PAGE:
"There will be a few more steps along the way, but the steps are to protect people and give them a chance to make a better financial decision," said Tom Pilafas, executive vice president of Near North National Title Insurance in Chicago.

Here are four things to know about the changes:

• The rules apply to loan applications initiated Aug. 1 or later. Any loan in process prior to that will operate under existing rules. All-cash purchasers also are exempt.

• The rules require two new forms, both of which replace—and are intended to simplify—existing forms.

First is the loan estimate, delivered to the borrower within three days of application and projecting the monthly costs, the closing costs and the cash the borrower will need to bring to the closing. This form will take the place of a Truth in Lending, or TILA, form and the Good Faith Estimate. Second is a Closing Disclosure form, delivered three business days before the scheduled closing. This one replaces a closing-day form known as HUD-1 and a second TILA form.

"The difference with the new forms is that the figures on the first one and the second one have to agree, or be very close," said Jeffrey Baker, a lawyer with Sorling Northrup in Springfield who works for the Illinois Association of Realtors. "There was no mechanism requiring them to match up in the past."

CFPB's rules include penalties for lenders if the figures on the two forms aren't within an established range, Baker said. The idea is to prevent buyers who've fallen in love with a certain house from getting markedly more expensive terms at closing than they were counting on, "when they might feel they have to just go ahead and do it," Baker said.

• Both forms emphasize clarity.

"When you closed in the past, you got a spreadsheet that was a bunch of numbered lines," said Christopher Hacker, a co-founder of ShortTrack, a Chicago-based real estate transaction software company. "It was confusing, and you needed somebody to decipher it for you." Under the new rules, "you'll see something text-based and more intuitive that tells you what you'll owe" on a monthly basis, and how that will change in the future, in the case of a loan with an adjustable rate.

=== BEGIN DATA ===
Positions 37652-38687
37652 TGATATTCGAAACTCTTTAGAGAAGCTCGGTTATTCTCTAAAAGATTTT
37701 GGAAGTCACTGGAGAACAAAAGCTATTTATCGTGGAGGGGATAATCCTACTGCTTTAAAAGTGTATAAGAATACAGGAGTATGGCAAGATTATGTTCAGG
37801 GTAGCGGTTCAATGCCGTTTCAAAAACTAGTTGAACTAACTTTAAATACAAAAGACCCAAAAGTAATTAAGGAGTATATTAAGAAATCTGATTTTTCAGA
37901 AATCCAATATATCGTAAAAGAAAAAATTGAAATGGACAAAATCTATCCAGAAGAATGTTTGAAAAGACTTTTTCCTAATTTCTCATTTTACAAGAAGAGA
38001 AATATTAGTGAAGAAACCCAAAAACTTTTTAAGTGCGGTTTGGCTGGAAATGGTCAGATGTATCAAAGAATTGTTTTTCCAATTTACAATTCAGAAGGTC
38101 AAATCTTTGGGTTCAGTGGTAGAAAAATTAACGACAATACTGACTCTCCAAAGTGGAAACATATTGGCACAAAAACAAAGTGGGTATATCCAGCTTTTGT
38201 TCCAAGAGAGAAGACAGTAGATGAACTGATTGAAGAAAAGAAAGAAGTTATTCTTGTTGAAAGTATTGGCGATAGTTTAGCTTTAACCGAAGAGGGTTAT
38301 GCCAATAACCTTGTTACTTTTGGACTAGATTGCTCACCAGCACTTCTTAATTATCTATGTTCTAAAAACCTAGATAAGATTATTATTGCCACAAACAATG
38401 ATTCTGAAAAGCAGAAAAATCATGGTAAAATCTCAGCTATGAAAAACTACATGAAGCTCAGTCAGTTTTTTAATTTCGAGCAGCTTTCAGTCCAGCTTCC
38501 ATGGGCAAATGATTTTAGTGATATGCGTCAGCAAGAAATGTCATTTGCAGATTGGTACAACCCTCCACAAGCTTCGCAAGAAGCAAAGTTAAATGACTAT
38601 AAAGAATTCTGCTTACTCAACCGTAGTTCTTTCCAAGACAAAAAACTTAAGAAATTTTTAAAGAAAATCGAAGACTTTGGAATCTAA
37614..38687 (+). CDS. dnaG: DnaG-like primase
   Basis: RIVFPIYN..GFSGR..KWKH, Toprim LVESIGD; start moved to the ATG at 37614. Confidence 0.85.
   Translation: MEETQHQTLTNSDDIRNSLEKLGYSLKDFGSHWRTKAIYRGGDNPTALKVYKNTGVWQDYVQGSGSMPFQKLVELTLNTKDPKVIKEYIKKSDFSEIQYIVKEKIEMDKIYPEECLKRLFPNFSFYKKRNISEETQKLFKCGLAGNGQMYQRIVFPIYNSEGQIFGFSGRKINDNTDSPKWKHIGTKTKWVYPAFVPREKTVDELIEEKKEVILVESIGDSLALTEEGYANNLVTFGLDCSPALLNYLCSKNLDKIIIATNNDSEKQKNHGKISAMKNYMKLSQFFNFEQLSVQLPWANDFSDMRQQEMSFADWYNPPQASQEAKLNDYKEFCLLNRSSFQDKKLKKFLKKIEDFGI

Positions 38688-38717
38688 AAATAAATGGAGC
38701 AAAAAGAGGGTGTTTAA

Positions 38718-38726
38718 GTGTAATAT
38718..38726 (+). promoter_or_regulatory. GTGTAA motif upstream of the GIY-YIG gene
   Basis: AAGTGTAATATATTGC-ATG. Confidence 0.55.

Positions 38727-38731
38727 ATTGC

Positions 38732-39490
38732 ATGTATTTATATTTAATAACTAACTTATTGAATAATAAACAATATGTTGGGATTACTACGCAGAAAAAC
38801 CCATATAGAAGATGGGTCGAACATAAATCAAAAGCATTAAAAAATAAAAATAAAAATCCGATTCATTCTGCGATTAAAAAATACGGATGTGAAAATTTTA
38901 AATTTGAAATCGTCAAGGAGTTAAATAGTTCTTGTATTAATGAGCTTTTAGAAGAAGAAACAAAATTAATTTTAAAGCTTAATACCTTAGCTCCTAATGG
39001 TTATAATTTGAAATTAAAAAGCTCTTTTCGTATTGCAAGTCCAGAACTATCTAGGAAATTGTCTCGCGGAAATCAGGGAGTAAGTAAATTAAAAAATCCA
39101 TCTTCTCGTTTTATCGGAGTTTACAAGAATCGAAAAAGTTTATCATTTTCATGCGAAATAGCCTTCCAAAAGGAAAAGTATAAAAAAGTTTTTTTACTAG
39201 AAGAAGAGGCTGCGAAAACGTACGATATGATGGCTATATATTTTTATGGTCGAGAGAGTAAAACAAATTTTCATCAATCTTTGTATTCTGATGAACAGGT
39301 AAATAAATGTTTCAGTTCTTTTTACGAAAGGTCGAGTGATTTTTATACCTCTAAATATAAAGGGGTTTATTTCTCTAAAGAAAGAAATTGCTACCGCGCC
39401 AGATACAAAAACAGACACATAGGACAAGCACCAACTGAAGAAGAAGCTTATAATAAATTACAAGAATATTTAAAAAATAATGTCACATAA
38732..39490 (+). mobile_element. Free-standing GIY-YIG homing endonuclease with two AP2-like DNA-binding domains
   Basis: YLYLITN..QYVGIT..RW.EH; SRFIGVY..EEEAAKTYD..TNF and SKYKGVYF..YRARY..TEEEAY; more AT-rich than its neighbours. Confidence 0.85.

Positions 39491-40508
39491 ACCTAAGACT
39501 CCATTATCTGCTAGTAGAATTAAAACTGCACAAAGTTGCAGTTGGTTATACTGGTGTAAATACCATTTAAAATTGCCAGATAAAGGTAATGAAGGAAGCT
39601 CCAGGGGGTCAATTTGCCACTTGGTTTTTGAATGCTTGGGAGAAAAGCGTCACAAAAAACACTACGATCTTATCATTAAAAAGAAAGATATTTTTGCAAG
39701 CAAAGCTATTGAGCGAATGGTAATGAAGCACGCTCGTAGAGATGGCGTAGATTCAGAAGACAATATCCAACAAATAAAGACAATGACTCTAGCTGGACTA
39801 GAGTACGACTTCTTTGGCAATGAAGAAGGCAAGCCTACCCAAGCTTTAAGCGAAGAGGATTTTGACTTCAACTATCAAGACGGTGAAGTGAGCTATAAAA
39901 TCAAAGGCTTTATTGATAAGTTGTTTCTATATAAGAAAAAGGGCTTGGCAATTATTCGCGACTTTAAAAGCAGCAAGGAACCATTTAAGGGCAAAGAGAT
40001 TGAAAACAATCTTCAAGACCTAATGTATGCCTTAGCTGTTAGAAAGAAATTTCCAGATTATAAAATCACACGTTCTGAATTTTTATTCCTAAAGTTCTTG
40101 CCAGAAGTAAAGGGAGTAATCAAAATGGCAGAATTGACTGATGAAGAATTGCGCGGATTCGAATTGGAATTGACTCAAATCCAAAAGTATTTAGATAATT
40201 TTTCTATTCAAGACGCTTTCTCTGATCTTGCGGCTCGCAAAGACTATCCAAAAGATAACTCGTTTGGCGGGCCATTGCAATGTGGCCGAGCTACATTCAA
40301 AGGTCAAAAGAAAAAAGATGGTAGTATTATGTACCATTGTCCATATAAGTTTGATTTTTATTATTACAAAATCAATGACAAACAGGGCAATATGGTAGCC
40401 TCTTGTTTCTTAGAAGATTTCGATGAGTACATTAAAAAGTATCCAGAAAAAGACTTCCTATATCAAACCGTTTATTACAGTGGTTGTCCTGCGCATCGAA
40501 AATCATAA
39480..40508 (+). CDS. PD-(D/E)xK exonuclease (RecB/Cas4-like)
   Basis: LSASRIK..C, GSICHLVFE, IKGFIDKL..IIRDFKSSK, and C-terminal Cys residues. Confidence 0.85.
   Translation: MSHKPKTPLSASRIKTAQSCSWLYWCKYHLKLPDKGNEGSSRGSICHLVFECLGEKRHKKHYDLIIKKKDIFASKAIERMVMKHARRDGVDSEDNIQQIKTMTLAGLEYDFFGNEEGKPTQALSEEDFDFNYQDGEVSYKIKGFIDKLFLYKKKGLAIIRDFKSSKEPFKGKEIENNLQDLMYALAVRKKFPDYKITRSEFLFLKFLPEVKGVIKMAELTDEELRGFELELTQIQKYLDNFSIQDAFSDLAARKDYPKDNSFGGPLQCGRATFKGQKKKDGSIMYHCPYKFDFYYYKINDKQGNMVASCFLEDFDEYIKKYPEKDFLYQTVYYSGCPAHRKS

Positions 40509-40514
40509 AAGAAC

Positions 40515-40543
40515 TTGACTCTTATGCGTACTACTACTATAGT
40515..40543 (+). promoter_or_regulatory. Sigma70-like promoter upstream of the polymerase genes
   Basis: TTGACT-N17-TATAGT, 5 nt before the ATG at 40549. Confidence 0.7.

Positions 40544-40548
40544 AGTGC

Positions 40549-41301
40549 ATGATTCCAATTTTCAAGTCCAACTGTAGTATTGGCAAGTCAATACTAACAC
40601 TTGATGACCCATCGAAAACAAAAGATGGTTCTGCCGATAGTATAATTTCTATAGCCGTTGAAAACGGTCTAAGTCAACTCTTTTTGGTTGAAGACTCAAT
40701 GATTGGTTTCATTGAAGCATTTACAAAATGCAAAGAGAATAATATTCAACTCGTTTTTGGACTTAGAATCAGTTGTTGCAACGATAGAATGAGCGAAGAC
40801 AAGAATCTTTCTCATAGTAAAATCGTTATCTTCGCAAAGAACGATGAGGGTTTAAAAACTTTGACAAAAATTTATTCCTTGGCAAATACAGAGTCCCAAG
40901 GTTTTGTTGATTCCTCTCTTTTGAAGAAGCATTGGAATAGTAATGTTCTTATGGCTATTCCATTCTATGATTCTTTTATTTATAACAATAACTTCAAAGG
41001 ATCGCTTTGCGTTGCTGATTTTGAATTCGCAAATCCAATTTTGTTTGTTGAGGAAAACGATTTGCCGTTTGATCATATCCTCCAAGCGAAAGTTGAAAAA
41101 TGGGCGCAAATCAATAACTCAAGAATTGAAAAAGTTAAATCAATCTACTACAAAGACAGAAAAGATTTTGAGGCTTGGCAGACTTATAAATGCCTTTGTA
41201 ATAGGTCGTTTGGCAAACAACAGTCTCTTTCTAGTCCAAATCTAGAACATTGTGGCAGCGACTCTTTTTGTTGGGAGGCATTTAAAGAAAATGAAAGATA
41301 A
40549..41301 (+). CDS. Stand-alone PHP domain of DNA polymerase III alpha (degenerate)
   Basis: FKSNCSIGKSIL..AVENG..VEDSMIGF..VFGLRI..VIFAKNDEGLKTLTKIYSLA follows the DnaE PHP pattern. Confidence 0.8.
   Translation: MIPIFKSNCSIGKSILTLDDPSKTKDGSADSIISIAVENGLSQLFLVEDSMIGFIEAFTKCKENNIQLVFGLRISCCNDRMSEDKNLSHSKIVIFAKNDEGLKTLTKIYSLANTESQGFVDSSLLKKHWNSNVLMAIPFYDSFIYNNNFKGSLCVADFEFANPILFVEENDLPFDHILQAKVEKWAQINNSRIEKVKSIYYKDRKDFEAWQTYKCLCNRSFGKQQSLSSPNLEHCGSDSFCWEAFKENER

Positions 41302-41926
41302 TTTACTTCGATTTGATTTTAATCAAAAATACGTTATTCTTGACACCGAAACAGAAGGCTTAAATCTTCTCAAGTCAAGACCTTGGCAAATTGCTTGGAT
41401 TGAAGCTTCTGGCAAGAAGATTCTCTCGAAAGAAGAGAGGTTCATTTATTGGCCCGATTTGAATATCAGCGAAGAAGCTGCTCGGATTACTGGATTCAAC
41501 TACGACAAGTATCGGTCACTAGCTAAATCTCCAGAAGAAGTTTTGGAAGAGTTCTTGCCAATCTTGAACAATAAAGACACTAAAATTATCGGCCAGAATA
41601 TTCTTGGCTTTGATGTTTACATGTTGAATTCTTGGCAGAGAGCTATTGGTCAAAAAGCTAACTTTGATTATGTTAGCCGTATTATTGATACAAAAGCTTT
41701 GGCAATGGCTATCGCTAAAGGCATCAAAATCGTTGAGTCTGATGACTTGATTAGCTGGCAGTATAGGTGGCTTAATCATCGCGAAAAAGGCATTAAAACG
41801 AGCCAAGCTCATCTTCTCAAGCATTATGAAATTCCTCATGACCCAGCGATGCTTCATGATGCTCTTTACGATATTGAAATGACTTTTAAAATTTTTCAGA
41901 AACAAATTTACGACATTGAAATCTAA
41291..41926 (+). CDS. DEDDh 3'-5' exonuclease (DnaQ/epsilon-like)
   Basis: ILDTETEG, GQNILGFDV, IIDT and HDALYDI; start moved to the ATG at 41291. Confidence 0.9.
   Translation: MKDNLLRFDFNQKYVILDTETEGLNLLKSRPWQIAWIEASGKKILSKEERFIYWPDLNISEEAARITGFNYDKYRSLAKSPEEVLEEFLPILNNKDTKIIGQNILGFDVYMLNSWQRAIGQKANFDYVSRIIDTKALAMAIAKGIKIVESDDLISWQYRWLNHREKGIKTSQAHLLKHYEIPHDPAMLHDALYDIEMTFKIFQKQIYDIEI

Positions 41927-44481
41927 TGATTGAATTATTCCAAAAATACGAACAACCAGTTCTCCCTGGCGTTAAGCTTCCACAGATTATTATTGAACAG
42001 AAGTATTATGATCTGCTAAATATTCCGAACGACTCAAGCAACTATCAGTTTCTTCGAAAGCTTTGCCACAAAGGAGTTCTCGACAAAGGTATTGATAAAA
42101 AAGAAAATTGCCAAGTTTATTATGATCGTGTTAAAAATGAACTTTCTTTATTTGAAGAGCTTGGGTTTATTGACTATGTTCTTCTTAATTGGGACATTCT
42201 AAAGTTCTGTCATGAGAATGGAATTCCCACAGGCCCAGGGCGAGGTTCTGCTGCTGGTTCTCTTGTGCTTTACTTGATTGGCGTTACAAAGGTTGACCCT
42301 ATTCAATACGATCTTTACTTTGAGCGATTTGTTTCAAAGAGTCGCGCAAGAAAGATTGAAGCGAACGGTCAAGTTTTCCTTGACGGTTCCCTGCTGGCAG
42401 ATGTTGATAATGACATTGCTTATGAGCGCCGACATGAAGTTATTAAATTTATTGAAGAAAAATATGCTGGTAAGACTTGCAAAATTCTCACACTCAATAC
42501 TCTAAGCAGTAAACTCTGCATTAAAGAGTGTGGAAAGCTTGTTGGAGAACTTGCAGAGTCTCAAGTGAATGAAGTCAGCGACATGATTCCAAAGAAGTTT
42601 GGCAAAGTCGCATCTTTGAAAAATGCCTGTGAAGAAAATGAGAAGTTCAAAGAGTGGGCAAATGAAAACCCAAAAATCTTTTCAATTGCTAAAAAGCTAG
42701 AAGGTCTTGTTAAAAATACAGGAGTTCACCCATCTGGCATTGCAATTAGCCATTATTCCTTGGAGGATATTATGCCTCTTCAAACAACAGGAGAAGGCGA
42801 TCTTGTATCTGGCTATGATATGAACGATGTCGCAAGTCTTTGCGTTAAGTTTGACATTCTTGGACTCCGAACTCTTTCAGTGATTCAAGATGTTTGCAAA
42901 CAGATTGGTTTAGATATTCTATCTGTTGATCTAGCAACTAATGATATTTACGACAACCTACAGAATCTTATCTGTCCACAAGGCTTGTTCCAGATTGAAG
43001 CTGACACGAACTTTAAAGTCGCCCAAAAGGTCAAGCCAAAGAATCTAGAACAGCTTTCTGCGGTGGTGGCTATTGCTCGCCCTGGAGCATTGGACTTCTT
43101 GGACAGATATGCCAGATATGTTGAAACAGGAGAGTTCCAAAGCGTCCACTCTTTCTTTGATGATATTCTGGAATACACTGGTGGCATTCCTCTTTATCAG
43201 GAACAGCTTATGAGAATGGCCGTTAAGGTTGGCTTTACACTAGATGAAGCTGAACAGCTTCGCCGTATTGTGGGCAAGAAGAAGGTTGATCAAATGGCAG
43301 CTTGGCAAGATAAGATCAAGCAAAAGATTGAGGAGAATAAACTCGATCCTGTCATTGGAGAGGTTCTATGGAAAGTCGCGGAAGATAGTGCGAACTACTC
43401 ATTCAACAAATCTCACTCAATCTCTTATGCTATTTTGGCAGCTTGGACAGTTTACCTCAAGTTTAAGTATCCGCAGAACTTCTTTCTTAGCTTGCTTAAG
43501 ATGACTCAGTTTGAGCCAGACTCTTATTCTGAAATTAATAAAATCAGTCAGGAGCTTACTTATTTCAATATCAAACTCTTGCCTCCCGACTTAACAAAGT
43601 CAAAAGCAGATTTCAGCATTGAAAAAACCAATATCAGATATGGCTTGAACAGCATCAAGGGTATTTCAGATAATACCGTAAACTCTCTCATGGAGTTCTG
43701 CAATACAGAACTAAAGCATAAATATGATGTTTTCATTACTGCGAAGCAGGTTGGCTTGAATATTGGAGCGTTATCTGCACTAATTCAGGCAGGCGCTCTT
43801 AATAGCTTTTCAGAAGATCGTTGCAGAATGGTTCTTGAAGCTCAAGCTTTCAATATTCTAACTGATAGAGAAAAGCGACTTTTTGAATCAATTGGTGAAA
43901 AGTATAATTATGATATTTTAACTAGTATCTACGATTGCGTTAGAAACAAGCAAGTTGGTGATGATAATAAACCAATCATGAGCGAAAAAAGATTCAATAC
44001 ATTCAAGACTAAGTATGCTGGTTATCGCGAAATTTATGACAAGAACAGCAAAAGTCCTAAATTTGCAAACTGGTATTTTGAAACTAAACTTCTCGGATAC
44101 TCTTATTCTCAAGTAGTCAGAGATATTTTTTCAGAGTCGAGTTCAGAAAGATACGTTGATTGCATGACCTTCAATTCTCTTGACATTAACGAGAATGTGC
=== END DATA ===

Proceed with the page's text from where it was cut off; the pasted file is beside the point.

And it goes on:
• Last-minute changes in a sale will be harder to make.

Under the existing rules, at least in Illinois, final financial details of a purchase can be recalculated on the day of closing. That can happen for countless reasons, including the buyers changing their mind on keeping excluded chandeliers or other pricey items on the final walk-through, or the seller's lender refiguring property tax estimates.

"Closings have a propensity to be delayed, because with so many parties involved, inevitably somebody changes something," said Steve DiMarco, president of the Key Mortgage Services division of Baird & Warner. After Aug. 1, "because the forms have to be handed to the buyer three days in advance, there's not going to be that chance to change things around on closing day."

Some last-minute changes are inevitable. The CFPB's rules specifically spell out which will call for an automatic three-day delay and which will cause no delay.

9:59 am cdt